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Adams, Marilyn McCord

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Marilyn McCord Adams
Recurring Visiting Professor

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Education:

University of Illinois, Champaign-­Urbana (A.B. Philosophy, 1964)
Cornell University, Ithaca, N.Y. (Ph.D. Philosophy, 1967)
Princeton Theological Seminary (Th.M., Biblical Studies, 1984)
Princeton Theological Seminary (Th.M., Developmental Psychology and Faith Development, 1985)
Oxford University, D.D.
Berkeley Divinity School at Yale, D.D. honoris causa

Research:

My teaching and research in philosophy has centered on medieval philosophy and philosophy of religion.  My medieval books include William Ockham (2 volumes) and Some Later Medieval Theories of the Eucharist: Thomas Aquinas, Giles of Rome, Duns Scotus, and William Ockham (one focus of which is the metaphysics of body).  I continue to explore medieval theories of causality and to investigate how medieval engagement of doctrines of revealed theology provoked philosophical insights and renovations. I am currently working on a book on medieval theories of the soul (one focus of which is hylomorphic theories of substance­-natures and their powers). In philosophy of religion, I have written two books on the problem of evil--­Horrendous Evils and the Goodness of God and Christ and Horrors: the Coherence of Christology.  I am currently working on a sequel on the sanctification of matter, which includes an attempt to revive perichoretic models of the self.

Selected Books:
  • William Ockham.  Notre Dame University Press, 1987.
  • Horrendous Evils and the Goodness of God. Cornell University Press, 1999.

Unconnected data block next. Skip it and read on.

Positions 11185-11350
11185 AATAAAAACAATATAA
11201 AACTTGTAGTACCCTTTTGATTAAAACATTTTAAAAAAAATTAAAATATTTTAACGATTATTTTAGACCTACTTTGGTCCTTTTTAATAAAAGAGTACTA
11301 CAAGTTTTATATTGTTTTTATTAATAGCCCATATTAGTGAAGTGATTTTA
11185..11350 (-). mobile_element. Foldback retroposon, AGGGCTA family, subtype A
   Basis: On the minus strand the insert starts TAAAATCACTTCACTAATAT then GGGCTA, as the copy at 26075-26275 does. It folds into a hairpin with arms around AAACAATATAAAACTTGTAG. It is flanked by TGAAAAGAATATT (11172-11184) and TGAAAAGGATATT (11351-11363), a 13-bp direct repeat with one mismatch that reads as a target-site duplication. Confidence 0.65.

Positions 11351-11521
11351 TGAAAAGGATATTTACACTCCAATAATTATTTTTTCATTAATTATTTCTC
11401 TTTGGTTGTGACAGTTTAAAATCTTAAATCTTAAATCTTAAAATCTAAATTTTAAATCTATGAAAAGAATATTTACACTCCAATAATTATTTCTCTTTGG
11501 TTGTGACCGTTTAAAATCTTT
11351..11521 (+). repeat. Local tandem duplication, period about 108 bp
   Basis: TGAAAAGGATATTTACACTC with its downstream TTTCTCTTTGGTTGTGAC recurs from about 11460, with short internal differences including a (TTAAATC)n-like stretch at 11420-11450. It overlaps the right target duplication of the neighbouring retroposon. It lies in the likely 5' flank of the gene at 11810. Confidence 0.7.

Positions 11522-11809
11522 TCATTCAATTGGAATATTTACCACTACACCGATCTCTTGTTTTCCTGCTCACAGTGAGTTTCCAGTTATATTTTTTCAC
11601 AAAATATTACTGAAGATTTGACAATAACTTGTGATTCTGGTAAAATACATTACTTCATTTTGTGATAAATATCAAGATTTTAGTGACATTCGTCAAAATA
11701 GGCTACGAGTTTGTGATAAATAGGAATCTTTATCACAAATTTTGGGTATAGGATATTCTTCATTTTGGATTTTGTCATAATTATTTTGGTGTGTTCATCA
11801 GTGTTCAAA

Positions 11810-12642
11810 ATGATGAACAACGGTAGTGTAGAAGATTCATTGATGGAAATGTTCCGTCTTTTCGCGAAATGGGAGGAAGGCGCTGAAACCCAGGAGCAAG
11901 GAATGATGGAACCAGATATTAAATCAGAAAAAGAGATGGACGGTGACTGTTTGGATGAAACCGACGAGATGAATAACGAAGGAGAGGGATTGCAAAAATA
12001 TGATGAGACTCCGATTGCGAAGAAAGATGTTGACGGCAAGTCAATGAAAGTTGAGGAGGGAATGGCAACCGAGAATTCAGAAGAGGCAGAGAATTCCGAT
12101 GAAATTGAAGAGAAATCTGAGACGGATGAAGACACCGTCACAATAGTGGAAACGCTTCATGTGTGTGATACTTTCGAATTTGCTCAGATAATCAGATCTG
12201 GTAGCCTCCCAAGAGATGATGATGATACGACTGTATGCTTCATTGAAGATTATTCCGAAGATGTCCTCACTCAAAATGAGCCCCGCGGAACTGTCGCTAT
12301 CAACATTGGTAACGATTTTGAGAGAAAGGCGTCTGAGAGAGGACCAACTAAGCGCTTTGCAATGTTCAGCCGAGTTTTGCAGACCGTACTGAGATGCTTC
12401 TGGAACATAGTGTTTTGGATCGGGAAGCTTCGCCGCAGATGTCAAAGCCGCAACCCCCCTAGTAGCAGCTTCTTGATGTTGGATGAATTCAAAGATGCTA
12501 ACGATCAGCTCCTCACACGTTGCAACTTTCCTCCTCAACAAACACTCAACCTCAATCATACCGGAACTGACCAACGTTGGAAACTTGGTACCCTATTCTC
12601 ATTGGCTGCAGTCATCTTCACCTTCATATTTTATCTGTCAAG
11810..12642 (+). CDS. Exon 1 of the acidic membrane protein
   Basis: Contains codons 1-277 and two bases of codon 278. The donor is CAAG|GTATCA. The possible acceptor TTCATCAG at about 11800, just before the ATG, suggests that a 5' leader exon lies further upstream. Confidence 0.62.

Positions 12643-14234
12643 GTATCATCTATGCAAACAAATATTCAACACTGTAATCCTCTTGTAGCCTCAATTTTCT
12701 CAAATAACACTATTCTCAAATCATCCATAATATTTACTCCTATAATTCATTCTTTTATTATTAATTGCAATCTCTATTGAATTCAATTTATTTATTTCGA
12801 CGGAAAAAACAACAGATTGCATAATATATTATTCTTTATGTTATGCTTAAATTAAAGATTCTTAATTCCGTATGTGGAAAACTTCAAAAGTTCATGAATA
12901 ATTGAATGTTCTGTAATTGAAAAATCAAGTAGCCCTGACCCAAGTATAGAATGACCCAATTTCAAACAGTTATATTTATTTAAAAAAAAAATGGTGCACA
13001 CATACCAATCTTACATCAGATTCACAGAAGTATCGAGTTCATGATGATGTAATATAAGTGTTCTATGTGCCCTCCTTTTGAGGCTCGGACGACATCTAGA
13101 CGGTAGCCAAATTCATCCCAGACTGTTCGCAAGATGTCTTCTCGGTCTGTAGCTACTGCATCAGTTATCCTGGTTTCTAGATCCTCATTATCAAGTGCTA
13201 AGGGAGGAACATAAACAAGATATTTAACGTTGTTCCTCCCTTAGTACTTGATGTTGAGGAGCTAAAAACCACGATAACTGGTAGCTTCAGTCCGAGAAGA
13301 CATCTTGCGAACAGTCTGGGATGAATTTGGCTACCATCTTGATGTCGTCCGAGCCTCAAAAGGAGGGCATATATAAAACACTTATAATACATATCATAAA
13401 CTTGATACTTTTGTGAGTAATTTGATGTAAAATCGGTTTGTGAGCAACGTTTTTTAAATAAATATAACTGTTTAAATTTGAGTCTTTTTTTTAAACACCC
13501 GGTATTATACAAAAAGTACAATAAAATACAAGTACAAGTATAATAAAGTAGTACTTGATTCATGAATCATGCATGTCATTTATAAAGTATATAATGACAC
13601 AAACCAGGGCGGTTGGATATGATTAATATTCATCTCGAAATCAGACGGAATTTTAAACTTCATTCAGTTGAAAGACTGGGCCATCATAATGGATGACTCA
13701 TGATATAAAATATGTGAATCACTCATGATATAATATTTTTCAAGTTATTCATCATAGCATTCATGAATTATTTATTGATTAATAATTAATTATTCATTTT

• Christ and Horrors: The Coherence of Christology.  Cambridge University Press, 2006.
  • Some Later Medieval Theories of the Eucharist: Thomas Aquinas, Giles of Rome, Duns Scotus, and William Ockham.  Oxford University Press, 2010.
Recent Articles:
  • “Bodies in Their Places: Multiple Location according to John Duns Scotus,” Johannes Duns Scotus 1308-­2008: Die Philosophisches Perspektiven Seines Werken, Proceedings of the Quadruple Congress on John Duns Scotus, Part III, eds. Ludger Honnefelder, Hannes Möhle, Andreas Speer, Theo Kobusch, and Susana Bullido del Barrio.  Subsidia 5 (Münster­St. Bonaventure, NY: Aschendorff­ Franciscan Institute Publications, 2010), 139­149.
  • “Which is It?  Religious Pluralism or Global Theology?” Religious Pluralism and the Modern World: An Ongoing Engagement with John Hick, ed. by Sharada Sugirtharaja (Palgreve Press, 2011), ch.2, 34­-44.
  • “Evil as Nothing: Contrasting Construals in Boethius and Anselm,” The Modern Schoolman, Vol.89, No.3­4 (July and October 2012), 131-­145.
  • “Julian of Norwich: Problems of Evil and the Seriousness of Sin”,  Philosophia, vol.39 (2011), 433­-447.  DOI: 10.1007/s11406­011­9309­6
  • “Why Bodies as Well as Souls in the Life to Come?” The Science of Being as Being: Metaphysical Investigations, ed. Gregory T. Doolan (Washington DC: Catholic University of America Press, 2012), ch.12, 264­-297.
  • “St. Anselm on the Goodness of God,” St. Anselm and His Legacy, ed. by Giles E.M. Gasper and Ian Logan, (Toronto: Pontifical Institute for Medieval Studies, 2012), 360­-384.
  • “Whose Thought Is It?  The Soul and Its Actions in Some Thirteenth and Fourteenth Century Philosophers” jointly with Cecilia Trifogli, Philosophy and Phenomenological Research, Vol. LXXXV, No.3 (November 2012), 624­-647.
  • “Ignorance, Instrumentality, Compensation, and the Problem of Evil”, Sophia, published first online November 10, 2012:  DOI: 10.1007/s11841­012­0346­9; vol.52, Issue 1 (2013), 7-­26.
  • “Powers versus Laws: God and the Order of the World according to Some Late Medieval Aristotelians” in The Divine Order, the Human Order, and the Order of Nature: Historical Perspectives, ed. by Eric Watkins (Oxford: Oxford University Press, 2013) 3-­26.
  • “An ad hominem Argument from Evil for Belief in God”, in A Companion to the Problem of Evil, ed. by Justin McBrayer and Daniel Howard­ Snyder (Chichester: Wiley­Blackwell, 2013), 160­-173.
  • “Genuine Agency, Somehow Shared: The Holy Spirit and Other Gifts”, forthcoming in Oxford Studies in Medieval Philosophy, vol.I (2013), 23-­60.

 


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